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Level 3

Balance Sheet - Accrued liabilities

Hello,

In the Accrued Liabilities line item under Current Liabilities:

1.) Should Sales Tax (on sales that have been already made)  that are still due be included?
2.) If Income Taxes are included in this line item - Should the number here be the total of prepaid estimated taxes that were paid in the last tax year, as the current year's taxes are still not final?

 

4 Comments
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Community Champion

Balance Sheet - Accrued liabilities

1. Yes, except sales tax liability and payroll tax liability have each their own account. Short answer is that any unpaid but charged liability should display on balance sheet

 

2. Income taxes can ONLY be a liability once calculated and posted AND ONLY if you are a Schedule C Corporation. No other business entity incurs or pays income tax

 

Presuming you are a corporation any prepaid income tax deposits made would be a Current Asset.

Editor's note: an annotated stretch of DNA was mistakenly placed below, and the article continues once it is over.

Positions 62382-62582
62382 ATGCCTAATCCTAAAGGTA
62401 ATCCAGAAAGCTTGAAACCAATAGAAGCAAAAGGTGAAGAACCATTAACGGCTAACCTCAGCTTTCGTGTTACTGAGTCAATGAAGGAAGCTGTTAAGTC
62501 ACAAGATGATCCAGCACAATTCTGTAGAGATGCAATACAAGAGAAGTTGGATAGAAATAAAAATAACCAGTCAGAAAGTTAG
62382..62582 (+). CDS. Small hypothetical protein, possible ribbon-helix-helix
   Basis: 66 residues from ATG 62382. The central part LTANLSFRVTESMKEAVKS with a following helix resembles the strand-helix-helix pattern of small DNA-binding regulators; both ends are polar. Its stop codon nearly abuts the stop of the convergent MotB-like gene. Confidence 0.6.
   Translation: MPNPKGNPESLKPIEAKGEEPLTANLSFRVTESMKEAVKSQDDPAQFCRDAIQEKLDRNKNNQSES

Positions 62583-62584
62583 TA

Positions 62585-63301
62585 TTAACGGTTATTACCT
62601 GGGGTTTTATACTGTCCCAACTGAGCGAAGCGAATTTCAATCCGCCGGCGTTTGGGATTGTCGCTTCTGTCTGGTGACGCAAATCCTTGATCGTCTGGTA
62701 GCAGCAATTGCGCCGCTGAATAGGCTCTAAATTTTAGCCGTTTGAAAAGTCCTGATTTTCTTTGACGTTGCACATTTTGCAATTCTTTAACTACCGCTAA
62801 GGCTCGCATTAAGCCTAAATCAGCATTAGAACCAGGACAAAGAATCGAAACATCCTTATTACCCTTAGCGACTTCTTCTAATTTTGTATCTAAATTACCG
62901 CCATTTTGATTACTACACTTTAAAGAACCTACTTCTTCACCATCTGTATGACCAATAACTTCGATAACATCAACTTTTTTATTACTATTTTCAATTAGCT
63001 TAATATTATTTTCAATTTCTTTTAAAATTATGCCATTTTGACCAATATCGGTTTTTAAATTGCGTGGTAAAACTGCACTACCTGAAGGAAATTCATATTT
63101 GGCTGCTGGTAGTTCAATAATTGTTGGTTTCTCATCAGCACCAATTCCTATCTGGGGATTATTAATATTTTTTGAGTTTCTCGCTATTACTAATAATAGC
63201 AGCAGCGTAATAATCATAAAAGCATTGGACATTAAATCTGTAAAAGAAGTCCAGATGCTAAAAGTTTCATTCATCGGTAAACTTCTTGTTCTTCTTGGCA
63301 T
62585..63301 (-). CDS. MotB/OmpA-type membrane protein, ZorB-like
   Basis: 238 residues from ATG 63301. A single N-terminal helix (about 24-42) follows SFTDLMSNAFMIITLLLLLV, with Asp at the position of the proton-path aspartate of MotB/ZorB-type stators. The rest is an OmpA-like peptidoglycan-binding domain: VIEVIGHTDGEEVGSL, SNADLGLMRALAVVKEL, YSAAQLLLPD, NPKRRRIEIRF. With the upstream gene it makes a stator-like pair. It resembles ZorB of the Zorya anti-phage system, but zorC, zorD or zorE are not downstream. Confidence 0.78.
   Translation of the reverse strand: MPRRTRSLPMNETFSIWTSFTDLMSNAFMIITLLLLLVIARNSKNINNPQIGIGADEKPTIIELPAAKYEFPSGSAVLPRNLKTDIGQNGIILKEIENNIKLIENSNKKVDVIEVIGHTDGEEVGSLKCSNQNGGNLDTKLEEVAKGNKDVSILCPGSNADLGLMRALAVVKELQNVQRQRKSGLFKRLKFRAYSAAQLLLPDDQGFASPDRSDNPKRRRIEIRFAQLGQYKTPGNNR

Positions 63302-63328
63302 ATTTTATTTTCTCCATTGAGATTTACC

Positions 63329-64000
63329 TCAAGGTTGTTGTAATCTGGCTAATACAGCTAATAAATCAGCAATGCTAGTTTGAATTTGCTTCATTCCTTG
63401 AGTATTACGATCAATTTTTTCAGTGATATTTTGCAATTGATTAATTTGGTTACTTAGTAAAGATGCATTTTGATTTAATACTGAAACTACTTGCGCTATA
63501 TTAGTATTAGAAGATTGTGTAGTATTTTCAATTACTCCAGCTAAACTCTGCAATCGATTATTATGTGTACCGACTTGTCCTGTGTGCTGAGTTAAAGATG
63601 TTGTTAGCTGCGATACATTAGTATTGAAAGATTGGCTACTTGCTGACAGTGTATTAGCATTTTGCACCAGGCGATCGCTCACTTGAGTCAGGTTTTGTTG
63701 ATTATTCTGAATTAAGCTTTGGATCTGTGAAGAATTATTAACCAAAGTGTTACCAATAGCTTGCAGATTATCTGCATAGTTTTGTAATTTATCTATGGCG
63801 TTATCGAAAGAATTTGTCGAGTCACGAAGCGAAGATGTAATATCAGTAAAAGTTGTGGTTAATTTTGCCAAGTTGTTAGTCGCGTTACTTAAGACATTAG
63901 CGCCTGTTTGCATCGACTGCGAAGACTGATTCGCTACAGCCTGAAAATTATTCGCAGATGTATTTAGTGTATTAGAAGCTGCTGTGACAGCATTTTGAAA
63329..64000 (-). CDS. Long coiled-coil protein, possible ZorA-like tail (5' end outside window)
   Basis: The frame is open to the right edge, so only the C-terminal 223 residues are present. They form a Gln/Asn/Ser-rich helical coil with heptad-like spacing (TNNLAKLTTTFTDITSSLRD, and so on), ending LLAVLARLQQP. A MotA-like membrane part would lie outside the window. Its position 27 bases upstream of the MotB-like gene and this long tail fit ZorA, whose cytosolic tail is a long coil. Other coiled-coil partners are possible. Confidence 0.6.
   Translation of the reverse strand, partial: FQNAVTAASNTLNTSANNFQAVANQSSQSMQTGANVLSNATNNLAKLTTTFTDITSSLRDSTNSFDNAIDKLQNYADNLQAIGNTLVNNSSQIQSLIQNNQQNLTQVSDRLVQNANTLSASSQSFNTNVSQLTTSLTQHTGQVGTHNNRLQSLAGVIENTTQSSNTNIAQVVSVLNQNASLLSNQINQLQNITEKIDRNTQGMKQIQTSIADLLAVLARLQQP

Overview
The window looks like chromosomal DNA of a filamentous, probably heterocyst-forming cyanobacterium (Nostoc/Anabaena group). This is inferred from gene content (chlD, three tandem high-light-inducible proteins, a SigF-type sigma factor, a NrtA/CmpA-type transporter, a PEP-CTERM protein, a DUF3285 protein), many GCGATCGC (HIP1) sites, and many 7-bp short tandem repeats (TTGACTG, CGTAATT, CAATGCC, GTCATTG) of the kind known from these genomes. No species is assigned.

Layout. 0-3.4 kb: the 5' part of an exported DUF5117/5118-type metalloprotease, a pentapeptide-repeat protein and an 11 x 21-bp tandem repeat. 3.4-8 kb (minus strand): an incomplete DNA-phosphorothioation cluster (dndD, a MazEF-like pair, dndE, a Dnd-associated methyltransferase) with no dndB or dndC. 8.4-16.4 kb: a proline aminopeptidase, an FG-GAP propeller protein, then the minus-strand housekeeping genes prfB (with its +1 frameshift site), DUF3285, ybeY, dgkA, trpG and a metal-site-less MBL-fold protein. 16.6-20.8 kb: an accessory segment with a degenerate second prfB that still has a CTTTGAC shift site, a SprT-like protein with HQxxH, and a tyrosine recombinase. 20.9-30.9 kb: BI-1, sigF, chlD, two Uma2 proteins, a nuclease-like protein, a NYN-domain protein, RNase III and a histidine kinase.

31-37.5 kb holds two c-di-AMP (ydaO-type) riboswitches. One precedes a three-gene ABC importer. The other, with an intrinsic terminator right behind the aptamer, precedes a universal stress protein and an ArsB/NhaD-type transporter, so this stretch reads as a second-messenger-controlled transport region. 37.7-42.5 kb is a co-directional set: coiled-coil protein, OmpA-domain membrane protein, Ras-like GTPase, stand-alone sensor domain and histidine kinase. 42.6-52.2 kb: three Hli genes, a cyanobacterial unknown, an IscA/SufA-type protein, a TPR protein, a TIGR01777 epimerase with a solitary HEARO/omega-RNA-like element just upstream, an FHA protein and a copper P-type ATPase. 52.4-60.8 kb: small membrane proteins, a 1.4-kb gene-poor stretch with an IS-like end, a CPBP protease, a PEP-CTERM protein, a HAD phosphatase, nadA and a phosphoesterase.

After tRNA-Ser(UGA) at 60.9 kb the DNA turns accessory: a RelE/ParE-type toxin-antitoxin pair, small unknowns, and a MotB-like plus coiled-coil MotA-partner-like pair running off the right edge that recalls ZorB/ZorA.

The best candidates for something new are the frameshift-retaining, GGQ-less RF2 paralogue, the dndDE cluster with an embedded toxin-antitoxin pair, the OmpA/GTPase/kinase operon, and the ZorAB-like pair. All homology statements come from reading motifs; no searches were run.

If you are a pass through entity then taxes paid ahead are Owner Draw

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Level 15

Balance Sheet - Accrued liabilities

If this is a C Corp, any Prepaid income taxes are Asset, not Liability. You Prepaid = they have your funds and don't have the right to keep it, yet.

 

For any other entity type, Income taxes are Personal and never tracked in the business.

Highlighted
Level 3

Balance Sheet - Accrued liabilities

@john-pero
Can you please explain in more details why if sales tax liability and payroll tax liability have each their own account, then they should not be included in the current liability line item in the balance sheet?
If they each have their own account in the chart of accounts, what type of account should it be?

Highlighted
Level 3

Balance Sheet - Accrued liabilities

One exception would be State Franchise Taxes (also often referred to as income taxes since they are based on income).  These are an expense recorded on S Corp books annually.  In CA, we must pay $800 by March 15 each year for the upcoming year even with zero revenue and that is an expense.  

 

Since at year end we owe 1.5% of net income, most companies must pre-pay estimate quarterly to avoid penalties and interest. These payments are booked as Prepaid expense on balance sheet until year-end when the amount owed is known and that amount is then moved to an expense on P&L.

 

Any overpayment can be refunded or remain in prepaid account to apply to the following year.

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